Another 20,000 Covid-19 deaths by the end of the month are “inevitable,” according to a former director of the US Centers for Disease Control and Prevention.
The estimate is based on the number of infections “that have already occurred,” Dr. Tom Frieden said Saturday, during CNN’s “Coronavirus: Facts and Fears” town hall.
The United States reported 57,420 new coronavirus cases on Friday, the highest number of new daily cases since August.
“Anytime we ignore, minimize or underestimate this virus, we do so at our peril and the peril of people whose lives depend on us,” Frieden said.
More than 7.7 million people have been infected with the virus in the US and 214,370 have died, according to data from Johns Hopkins University.
By February, the coronavirus death toll in the US could double to about 400,000, a model from the from the Institute for Health Metrics and Evaluation at the University of Washington School of Medicine projected. Daily deaths will peak at about 23,000 in mid-January, the model predicted.
Projections aren’t set in stone, however, and what the public does can have a big impact, another former CDC director, Dr. Richard Besser, said.
Following guidance like wearing masks, social distancing, washing hands and investigating cases means “we can have a very different trajectory and we can get this under control,” he said.
Impacts could be much greater than officials think
Officials are tracking coronavirus infections and deaths, but Frieden said those numbers may be too small.
The true number of coronavirus deaths in the United States is well over a quarter million, Frieden said Saturday.
Part of the problem in determining the true impact is how deaths are listed on death certificates, especially for older patients who are more likely to have other health problems along with a coronavirus infection. Often the other health condition is listed as the cause of death, he said.
“If you die from cancer, and you also have diabetes, you still died from cancer,” Frieden explained. “If you died from Covid, and you also had diabetes, you died from Covid.”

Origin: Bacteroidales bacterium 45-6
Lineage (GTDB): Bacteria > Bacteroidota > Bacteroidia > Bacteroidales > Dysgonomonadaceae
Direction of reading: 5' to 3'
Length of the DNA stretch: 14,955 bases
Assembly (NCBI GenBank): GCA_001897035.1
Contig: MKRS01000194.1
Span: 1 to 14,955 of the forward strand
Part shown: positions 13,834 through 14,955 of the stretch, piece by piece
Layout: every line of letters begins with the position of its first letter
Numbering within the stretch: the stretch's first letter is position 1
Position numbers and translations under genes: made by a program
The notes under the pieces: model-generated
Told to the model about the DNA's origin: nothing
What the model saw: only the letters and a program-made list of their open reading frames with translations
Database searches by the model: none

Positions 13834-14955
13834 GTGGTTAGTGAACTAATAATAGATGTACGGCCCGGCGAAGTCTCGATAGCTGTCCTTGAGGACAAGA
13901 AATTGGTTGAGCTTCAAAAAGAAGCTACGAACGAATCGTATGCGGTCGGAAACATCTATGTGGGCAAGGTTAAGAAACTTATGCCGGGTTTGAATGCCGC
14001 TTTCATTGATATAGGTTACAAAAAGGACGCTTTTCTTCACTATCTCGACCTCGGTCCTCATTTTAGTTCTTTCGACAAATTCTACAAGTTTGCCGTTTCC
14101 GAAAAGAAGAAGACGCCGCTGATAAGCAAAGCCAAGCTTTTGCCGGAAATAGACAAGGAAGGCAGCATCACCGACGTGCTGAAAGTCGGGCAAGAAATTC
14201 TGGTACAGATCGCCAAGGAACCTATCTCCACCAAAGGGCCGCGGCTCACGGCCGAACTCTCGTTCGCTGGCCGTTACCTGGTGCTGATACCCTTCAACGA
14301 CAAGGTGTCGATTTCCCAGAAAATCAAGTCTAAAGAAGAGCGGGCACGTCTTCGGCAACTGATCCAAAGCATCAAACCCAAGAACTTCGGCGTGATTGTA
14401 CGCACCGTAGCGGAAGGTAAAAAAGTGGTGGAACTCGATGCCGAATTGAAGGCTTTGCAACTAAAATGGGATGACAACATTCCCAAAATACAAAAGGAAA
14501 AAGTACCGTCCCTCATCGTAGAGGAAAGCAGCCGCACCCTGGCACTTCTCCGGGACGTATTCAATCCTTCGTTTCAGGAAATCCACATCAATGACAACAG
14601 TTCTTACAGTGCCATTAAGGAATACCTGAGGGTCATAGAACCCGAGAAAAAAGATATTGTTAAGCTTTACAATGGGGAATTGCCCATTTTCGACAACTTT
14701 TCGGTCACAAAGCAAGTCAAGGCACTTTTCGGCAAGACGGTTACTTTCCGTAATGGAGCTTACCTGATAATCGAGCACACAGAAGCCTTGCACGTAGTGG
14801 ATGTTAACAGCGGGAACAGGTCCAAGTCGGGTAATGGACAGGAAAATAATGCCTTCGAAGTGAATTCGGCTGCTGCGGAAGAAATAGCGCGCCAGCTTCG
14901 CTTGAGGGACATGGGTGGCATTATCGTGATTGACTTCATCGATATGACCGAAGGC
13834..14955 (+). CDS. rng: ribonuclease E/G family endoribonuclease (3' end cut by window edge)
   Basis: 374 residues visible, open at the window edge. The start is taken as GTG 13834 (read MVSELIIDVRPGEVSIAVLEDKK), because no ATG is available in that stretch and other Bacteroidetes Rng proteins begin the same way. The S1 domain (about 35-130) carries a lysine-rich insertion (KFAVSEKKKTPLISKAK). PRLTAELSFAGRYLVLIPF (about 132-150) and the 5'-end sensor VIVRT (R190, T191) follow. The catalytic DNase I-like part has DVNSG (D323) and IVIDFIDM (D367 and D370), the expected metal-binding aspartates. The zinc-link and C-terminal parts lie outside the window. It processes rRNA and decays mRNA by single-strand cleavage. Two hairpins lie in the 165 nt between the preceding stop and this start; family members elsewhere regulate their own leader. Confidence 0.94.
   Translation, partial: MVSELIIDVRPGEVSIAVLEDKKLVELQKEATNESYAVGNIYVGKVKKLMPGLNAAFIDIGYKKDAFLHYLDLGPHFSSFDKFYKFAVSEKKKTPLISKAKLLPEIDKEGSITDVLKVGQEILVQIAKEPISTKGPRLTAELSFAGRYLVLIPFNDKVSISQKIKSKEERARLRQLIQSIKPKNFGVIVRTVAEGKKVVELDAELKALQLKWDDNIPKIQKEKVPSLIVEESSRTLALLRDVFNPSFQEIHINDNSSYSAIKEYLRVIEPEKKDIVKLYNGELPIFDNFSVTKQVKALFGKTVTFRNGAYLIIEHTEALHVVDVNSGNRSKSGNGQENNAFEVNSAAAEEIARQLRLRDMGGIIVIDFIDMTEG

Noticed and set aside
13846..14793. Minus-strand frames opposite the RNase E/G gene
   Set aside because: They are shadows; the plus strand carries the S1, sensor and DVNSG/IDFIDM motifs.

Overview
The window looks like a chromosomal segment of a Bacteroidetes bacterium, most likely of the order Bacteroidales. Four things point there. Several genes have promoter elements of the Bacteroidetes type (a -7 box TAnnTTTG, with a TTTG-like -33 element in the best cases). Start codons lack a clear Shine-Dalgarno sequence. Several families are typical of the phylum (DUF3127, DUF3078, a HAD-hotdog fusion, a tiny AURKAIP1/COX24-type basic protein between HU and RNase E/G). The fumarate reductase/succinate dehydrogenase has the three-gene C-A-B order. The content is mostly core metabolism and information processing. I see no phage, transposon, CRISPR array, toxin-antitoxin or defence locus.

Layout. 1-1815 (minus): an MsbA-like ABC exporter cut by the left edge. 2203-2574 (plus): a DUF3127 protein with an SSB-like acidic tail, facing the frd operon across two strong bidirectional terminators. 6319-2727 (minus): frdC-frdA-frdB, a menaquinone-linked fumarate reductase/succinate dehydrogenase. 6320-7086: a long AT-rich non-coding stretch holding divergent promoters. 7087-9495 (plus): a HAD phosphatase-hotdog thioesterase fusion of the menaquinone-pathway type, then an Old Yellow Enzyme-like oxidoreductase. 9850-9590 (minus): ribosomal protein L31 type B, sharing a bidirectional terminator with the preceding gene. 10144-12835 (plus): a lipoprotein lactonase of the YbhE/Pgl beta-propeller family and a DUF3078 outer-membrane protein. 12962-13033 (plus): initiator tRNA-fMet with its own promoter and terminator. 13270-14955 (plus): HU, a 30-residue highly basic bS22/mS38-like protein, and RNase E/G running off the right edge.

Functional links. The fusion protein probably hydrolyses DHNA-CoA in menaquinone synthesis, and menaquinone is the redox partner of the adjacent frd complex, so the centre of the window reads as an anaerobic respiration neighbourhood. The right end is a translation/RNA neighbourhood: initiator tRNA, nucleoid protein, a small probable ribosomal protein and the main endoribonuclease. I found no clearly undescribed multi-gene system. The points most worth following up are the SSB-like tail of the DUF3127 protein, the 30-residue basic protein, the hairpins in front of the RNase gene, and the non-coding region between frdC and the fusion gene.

The number of infections is likely closer to 40 million people, he said.
“You may not get sick at all from this, but you may spread it to someone who then dies, or spreads it to someone else who dies,” he said. “That’s why we all have to recognize that we’re in this together. There’s only one enemy, and that’s the virus.”
Regaining trust in vaccines and health agencies
While researchers are racing to develop a coronavirus vaccine, health experts said Saturday that improving trust and accessibility around any potential vaccine is essential.
“For a vaccine to actually work, it’s got to not only be safe and effective, but also be accessible and trusted. And that’s why it’s so important that it not get politicized and not be seen as from any political party or political figure,” Frieden said. “It’s a big job to get vaccines out there.”
Opinion polls show that the public doesn’t trust the CDC with information around coronavirus.
The way to regain trust “depends first and foremost on telling the truth, even when it’s hard,” Dr. Julie Gerberding said during the townhall.
“Americans can tolerate really tough truths, but it has to come from reliable and credible sources,” Gerberding said. “One of the reasons that we have so much anxiety among Americans is because they’re hearing different things from different political leaders. We haven’t consolidated and cascaded the messages from reliable sources.”
She reiterated what the other former CDC leaders said during the town hall: Transparency is key.
“It is going to be very difficult to crawl back into a situation where people believe that we really do have their best interest at heart. The good news is that science is on our side,” she said.
A wake-up call for politicians and public health officials
Former CDC directors warned that both politicians and public health officials need to take the virus seriously for the sake of the public.
President Donald Trump said that Americans shouldn’t let fear of coronavirus dominate their lives, but former director Dr. Jeffrey Koplan said the country should “absolutely” be afraid.
“When your leadership is working against you in this virus, the virus has an ally that makes it a pretty strong contender for further destruction,” Koplan said.
Koplan said he believes this pandemic will serve as a wake-up call for politicians and public health officials.
“I would very much hope that we see stronger state and local health departments, working with a stronger CDC — that there is particularly more attention paid to an up-to-date surveillance system, early detection of problems, and then approaches towards ameliorating them,” he said.